Please, Don't Break Up With Canada, Kawhi Leonard
Don’t Break Up With Us, Kawhi
Canadians can’t get over the last breakup.
The hysteria over Kawhi Leonard has reached Biblical proportions.
To an American reader, that may seem hyperbole. I assure ya’ll, it’s only slightly. Really, if I compared Kawhi to Moses, some people would nod in agreement. He may not have parted the Red Sea and led the Jews out of Egypt but for heaven’s sakes he led the Toronto freaking Raptors to an NBA title. You know what I mean?
It’s only been a week into NBA free agency and the entire league has already been flipped on its head. Even so, the most important chip has yet to fall. That chip (shut up, Drake) is Leonard. And that chip is in Toronto on the last leg of his tour. And Canadians are wondering whether he’s gonna take another dip (argh, Drake, stop, please).
Think of it this way, Americans can understand what it’s like to be obsessed with their sports superstars. It’s not like Americans lack passion, or, like, a soul or something. They’re human beings. But they’re also a country of 320-million people spread across 50 states that are, in most cases, culturally different from each other. They’re a country of east coasts and west coasts and Midwest’s and souths (which has an entirely different connotation than simple geography) and pacific northwest’s. They’re also a country of either red or blue, but hey, let’s not make this political (when do the Raps hit up the White Hou-er, oh yea…).
The point is, one athlete can only mean so much when so much meaning is spread out across so much space. In Canada, we don’t have that wrinkle. We’re not a dress shirt run through the wash and hung to dry. We’re dry-cleaned, the only contours are the seams on the sleeves and collar. Most Canadians are not terribly different from each other. If you live out west, you either care more about protecting our coasts or building a pipeline. Otherwise, you both go to Tim Hortons. If you live in the middle, you may be able to see Grandma’s out on the horizon before your nine-hour drive to visit her, but you’re just like the poor soul who takes nine hours to drive the QEW from Toronto to Oakville. If you’re in Quebec you’re…ok, they’re pretty different, but hey, je ne sais quoi.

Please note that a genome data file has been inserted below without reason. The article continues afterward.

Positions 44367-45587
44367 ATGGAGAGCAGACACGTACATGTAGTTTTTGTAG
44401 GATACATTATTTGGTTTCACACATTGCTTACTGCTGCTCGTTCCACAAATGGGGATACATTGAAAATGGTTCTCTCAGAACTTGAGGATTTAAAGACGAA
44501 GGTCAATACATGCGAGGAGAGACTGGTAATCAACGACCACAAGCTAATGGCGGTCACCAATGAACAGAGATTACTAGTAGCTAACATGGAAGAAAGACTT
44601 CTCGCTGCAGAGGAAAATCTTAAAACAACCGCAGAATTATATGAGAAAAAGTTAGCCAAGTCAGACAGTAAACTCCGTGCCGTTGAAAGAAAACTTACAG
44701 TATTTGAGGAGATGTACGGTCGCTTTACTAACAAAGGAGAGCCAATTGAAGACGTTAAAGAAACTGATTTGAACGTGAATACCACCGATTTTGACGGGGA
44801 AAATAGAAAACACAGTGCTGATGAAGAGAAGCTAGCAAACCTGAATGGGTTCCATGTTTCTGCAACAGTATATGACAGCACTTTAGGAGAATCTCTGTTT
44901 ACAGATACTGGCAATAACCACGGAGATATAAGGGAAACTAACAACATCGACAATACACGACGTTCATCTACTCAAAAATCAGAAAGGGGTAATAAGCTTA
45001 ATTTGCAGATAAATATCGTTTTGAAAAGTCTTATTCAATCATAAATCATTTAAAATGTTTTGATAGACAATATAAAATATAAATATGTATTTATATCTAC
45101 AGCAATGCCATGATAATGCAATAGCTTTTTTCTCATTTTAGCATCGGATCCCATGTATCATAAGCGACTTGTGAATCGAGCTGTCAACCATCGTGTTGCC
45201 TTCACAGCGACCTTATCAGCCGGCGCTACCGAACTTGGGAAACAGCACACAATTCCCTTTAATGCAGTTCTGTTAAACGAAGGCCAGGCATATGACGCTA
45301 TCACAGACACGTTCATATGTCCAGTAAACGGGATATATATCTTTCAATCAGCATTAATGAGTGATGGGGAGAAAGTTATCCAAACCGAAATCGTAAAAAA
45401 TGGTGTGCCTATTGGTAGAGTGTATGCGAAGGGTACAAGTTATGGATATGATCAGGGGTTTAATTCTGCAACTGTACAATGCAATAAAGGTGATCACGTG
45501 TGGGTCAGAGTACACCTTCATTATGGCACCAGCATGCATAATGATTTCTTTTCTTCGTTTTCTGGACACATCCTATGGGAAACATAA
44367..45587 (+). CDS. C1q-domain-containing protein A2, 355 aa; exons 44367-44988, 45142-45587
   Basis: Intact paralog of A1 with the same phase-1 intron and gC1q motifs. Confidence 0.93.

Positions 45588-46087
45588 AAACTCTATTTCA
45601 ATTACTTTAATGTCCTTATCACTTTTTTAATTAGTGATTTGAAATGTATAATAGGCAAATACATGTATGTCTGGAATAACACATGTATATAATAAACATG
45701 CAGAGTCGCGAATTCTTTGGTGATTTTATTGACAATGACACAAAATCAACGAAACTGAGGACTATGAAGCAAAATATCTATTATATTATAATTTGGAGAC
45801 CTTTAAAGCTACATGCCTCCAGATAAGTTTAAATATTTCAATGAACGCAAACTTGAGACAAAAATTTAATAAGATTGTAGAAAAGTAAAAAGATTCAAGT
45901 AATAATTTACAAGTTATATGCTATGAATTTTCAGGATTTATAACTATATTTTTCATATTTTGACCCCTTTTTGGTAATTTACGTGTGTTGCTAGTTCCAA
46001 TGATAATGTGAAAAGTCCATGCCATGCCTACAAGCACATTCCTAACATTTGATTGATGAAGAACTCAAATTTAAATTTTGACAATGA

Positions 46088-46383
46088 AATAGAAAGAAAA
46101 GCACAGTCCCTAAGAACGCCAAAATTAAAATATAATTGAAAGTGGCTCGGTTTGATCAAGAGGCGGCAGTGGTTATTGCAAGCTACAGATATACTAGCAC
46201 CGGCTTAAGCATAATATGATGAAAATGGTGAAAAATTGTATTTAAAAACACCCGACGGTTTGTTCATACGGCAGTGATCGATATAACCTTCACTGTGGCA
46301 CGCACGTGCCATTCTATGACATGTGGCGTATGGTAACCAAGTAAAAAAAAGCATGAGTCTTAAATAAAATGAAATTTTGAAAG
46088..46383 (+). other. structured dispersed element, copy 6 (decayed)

Now, Toronto is a unique beast. To the rest of Canada, the Big Smoke like if New York City resided in Texas, hunkered down on the Gulf of Mexico. It’s the big fish in a large pond and represents, for better or worse, much of the national sentiment. Yea, we still have Montreal, but really, what would Dallas be if it had to compete with NYC? Yea, we have Vancouver, too, but what would Houston be if it had to compete with NYC?
The point is Canadians, unlike Americans, get really, really focused in on big fish in our pond. We’re like a bee colony, ok? We all fly out to get that honey for ourselves, but when push comes to shove we rally to protect our Queen (no, American reader, not Meghan Markle for f*cks sake). We get attached. In part, it can all go back to the big breakup. The loss of our one true love.
His name was Wayne Gretzky. You may have heard of him. He was last spotted, ironically enough, courtside during Game 6 of the NBA Finals, mere feet away from Kevin Durant as the now-Brooklyn Net clutched as his ruptured Achilles. He’s better known as The Great One. Yea, we gave him that nickname. That’s how much we love the shit out of the guy.
Kawhi Leonard can never truly mean to Canada what Gretzky does – if only Kawhi could skate – but he’s the next closest comparable. Some may argue we have Sidney Crosby, but we lost him before we ever truly had him. Gretzky was born, bred, and achieved his greatness in Canada. Kawhi may not have been born here, he may not have been bred here, but he sure as hell made the biggest statement of his greatness here.
When was the last time an athlete staked their claim as the best in the game on Canadian soil?
Ask any Canadian older than a millennial and they will tell you what Gretzky left meant (don’t ask an Edmontonian, you might get a troubled stare and an existential soliloquy on grief). It may as well have been the Canadian flag pulled down the flag pole at Parliament and FedExed to Los Angeles. It hurt.
If it seems to Americans we’re obsessed with Kawhi, that’s because we are. We damn well want to be. It’s the way it should be…
…please, God, do not let him sign with LA.